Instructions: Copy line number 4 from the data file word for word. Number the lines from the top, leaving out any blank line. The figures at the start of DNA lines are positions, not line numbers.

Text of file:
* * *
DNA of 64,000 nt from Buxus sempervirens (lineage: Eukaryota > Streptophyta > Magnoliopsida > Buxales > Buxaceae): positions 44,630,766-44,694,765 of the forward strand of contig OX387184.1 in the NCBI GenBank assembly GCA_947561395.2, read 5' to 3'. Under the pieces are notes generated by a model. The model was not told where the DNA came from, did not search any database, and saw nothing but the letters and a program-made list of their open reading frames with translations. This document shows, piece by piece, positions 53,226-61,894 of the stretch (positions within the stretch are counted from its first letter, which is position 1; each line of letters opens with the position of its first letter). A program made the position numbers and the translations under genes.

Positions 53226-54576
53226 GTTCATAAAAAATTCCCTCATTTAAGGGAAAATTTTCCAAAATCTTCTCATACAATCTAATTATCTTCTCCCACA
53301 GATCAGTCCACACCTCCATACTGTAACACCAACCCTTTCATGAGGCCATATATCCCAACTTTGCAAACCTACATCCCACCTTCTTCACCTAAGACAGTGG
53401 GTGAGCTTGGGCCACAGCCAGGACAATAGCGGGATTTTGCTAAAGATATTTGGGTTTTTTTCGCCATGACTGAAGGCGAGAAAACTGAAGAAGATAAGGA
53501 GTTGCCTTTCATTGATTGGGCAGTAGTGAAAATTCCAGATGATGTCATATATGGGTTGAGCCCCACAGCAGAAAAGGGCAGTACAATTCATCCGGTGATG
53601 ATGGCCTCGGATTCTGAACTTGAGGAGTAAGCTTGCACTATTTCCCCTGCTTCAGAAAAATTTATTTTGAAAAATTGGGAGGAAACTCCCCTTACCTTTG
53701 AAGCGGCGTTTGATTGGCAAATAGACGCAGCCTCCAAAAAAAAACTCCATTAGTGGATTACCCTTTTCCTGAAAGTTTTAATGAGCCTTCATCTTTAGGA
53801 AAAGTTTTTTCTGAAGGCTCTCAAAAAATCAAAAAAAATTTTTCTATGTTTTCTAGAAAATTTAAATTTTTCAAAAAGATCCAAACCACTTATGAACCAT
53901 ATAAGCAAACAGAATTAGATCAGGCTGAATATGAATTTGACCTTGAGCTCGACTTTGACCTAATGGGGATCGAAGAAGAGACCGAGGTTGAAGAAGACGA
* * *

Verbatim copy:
53301 GATCAGTCCACACCTCCATACTGTAACACCAACCCTTTCATGAGGCCATATATCCCAACTTTGCAAACCTACATCCCACCTTCTTCACCTAAGACAGTGG